Andrew Mitchell delivers first overseas speech in Washington
This was published under the 2010 to 2015 Conservative and Liberal Democrat coalition government
Secretary of State Andrew Mitchell's first overseas speech given at Carnegie Endowment, Washington DC
As world leaders gathered for the G8 Summit, he argued that, over the next five years, we have the means and the opportunity to put an end to some of the most serious problems facing the world today. But he said that “the only way we will do so is by putting women front and centre of all our efforts.”
Speaking about maternal health he said:
When a jumbo jet crashes anywhere in the world it makes the headlines. If it were to crash week in week out in the same place there’s not a person alive who wouldn’t be talking about it. The international community would set up an enquiry and no money would be spared in making sure it never happened again. Yet, in Nigeria, the equivalent number of women die each and every week from pregnancy-related causes - and the world stands mute.
In Britain, we want to make a serious contribution to tackling this tragedy. Today, at the G8, our Prime Minister, David Cameron, is working with PM Harper and other G8 leaders to ensure the world delivers on its commitments to cut the number of women and children dying during pregnancy and childbirth in some of the world’s poorest countries.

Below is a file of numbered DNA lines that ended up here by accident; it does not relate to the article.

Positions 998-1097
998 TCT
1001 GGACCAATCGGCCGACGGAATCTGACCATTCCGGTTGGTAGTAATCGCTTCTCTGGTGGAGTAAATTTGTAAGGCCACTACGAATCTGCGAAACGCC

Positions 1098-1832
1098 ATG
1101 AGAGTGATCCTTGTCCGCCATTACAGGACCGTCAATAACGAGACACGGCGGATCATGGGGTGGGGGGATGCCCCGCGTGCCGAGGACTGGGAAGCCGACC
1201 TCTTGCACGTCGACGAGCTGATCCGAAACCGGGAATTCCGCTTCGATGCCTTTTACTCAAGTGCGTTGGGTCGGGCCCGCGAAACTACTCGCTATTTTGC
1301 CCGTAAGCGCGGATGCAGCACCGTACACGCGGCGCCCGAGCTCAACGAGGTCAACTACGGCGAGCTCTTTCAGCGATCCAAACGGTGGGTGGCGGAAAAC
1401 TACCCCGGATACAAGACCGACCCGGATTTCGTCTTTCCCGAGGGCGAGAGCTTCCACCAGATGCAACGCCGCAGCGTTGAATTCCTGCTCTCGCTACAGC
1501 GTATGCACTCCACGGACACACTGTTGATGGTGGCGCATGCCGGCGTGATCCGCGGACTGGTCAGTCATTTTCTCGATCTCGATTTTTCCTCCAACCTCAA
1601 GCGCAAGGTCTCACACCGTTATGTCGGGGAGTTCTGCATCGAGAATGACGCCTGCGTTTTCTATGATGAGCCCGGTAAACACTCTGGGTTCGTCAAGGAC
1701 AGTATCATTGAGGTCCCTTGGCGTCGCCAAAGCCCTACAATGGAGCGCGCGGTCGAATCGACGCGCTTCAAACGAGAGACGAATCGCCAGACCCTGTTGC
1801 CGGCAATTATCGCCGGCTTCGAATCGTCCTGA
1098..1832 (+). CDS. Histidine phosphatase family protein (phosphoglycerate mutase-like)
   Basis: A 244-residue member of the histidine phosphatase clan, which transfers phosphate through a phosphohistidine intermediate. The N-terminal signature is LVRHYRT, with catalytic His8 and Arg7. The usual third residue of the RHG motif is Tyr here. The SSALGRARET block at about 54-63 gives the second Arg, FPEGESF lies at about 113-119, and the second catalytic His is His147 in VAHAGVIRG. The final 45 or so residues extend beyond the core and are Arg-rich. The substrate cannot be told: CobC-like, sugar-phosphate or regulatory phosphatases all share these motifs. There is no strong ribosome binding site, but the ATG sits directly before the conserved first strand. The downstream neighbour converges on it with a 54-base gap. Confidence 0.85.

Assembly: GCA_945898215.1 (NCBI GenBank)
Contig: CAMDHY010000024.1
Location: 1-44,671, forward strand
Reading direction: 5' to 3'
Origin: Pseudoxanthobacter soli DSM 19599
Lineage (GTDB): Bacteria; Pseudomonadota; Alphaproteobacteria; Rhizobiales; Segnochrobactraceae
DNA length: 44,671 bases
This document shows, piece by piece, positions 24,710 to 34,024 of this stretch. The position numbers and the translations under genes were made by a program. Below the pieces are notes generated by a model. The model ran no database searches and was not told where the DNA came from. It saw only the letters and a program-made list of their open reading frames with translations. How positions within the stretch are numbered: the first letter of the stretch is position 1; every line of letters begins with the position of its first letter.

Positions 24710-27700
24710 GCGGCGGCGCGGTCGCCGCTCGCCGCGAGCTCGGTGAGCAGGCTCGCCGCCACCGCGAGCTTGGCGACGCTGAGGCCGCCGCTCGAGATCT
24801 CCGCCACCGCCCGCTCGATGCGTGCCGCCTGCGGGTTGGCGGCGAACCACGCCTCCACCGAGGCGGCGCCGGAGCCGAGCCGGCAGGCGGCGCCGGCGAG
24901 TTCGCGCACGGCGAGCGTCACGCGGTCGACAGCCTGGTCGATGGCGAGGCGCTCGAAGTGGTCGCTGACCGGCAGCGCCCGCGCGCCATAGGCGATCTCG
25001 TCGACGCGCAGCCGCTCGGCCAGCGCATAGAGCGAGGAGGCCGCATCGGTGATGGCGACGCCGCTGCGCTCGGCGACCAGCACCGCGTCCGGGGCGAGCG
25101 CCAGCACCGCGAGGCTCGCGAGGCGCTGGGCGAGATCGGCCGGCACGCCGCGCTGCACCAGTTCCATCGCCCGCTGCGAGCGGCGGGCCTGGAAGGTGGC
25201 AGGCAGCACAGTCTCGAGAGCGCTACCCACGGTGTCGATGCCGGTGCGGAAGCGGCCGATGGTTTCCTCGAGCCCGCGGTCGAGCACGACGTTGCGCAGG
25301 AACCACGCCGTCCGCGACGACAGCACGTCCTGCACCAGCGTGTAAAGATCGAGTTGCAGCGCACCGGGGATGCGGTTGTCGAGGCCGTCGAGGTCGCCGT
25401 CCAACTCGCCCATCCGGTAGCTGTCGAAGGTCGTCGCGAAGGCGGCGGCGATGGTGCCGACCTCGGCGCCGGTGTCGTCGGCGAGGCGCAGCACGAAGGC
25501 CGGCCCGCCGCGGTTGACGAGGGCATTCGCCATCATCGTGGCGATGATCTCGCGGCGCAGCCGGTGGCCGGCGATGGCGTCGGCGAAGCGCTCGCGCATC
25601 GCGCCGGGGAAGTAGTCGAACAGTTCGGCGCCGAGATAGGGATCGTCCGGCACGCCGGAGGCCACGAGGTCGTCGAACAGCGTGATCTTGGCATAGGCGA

He finished the speech by looking ahead to the UN Millennium Development Goals Summit:
The playwright, George Bernard Shaw once said that the essence of inhumanity wasn’t hate, it was indifference. He was right: indifference kills. September’s MDG Summit represents a golden opportunity for us to demonstrate that we are not indifferent, that we will recommit to the promises that we made ten years ago to the world’s poor.
We must call on the world’s political leaders to come to the Summit ready to make and deliver ambitious pledges. We must urge them to fulfil their aid commitments and to sign up to the Secretary-General’s Action Plan on women and children’s health. We must grasp this single moment that history offers us, a moment when, together, we can make a stand. If we are prepared to do that then we truly can leave this world a better place for generations to come.